There is certainly a sense of activity and movement within this piece, almost as if music has been turned into a visual form. Mondrian and his colleagues were aiming to create a new form of art which could help encourage a better world, which may have been quite a lofty ambition but these were young, ambitious artists after all. Within Composition in Colour A, the artist would deliver two main forms, whose contrast would create the atmosphere of activity. There were the simple rectangles arranged around the canvas which were filled in three different colours, pink, blue and a sort of mustard brown. They would vary slightly in size and also sometimes overlap each other in a deliberately unplanned arrangement which felt natural and far away from some of his later works. Alongside these shapes were then much smaller dashes of dark paint which would be angled either vertically or horizontally flat. At this point in their development, the De Stijl artists would tend to keep everything at right angles, but later they would then disagree over whether or not to start using diagonals, with Mondrian firmly against the idea.
Mondrian would move on from this approach but continue with contemporary shapes and lines for many years, experimenting with the size and intensity of his shapes as he went. Previously he had specialised in landscape art, with some portraiture too. It took a long time for him to decide to concentrate only on abstract art, but he felt comfortable once he had made the transition and had support from others within the collective group. Eventually he would go his own way and was always seeking independent thought, which was entirely why he pushing against traditional art in the first place. He would rise to become one of the most famous Dutch artists of all time and continues to be widely celebrated today, right across the world.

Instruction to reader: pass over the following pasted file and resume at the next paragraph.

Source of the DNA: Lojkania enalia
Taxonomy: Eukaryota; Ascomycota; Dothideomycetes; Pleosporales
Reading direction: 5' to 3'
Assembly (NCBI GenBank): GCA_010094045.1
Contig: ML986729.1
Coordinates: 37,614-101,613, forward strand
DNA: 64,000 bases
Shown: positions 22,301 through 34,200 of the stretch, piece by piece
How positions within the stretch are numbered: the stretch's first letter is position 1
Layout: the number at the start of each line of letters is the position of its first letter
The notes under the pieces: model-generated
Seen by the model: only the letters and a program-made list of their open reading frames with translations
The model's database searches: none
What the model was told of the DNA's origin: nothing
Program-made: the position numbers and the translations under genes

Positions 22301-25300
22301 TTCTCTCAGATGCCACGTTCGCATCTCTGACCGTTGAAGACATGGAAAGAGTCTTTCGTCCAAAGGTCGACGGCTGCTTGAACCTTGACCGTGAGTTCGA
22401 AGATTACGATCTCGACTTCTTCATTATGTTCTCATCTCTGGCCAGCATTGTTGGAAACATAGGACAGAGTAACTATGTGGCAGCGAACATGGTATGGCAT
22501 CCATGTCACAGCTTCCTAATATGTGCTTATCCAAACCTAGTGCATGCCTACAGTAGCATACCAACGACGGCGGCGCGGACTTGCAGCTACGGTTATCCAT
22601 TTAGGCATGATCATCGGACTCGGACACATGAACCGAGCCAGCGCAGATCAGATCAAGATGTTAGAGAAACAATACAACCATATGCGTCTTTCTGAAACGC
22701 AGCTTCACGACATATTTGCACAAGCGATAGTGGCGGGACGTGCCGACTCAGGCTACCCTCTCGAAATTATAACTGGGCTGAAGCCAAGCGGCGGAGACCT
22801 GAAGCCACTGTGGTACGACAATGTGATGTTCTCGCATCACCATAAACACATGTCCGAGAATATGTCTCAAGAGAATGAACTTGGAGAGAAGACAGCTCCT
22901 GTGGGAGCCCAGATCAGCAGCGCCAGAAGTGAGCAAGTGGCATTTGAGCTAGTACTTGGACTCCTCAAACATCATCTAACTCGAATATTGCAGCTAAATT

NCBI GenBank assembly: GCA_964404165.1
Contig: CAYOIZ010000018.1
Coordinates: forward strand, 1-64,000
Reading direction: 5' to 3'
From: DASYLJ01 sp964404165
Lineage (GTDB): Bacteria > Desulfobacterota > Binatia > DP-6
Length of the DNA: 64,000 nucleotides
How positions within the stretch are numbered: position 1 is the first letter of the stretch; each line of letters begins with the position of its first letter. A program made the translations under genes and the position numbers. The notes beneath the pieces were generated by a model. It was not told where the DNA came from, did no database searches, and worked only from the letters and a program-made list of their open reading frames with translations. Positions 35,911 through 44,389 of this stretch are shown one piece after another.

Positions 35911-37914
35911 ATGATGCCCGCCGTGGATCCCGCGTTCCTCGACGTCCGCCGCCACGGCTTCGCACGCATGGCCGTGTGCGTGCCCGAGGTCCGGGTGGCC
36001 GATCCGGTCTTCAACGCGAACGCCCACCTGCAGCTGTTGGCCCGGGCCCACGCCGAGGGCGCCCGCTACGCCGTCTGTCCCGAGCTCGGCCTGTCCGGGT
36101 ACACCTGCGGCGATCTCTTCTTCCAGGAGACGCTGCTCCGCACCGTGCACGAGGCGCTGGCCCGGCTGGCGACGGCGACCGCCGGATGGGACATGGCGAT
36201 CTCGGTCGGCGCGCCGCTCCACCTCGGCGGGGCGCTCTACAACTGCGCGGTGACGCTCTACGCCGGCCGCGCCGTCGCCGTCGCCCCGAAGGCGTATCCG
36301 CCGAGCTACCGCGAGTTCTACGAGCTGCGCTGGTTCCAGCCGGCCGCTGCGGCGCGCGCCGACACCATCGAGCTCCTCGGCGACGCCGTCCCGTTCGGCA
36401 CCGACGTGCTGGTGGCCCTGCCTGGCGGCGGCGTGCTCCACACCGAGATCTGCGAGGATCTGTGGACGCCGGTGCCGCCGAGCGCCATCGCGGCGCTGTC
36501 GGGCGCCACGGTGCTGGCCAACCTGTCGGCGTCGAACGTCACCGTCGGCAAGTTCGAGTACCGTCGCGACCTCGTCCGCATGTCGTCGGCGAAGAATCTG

The Kröller-Müller Museum in Otterlo, Netherlands hosts Composition in Colour A as part of a large collection of the artist's paintings. They have around forteen items in total, as well as a host of other important artworks by related painters, including both local Dutch and international figures. Composition with red, yellow and blue from 1927 as well as Composition 10 in black and white and Farm at Duivendrecht, in the evening offer examples of some of the variety of Mondrian's career and are all featured within this exciting institution. It is pleasing that for someone to have achieved such a strong international reputation that many of Mondrian's original artworks still reside within public collections in his native country, helping to remind the Dutch of their continued success in the art world dating back to the Early Renaissance and leading into the Dutch Golden Age, many centuries before Mondrian's own career would take hold.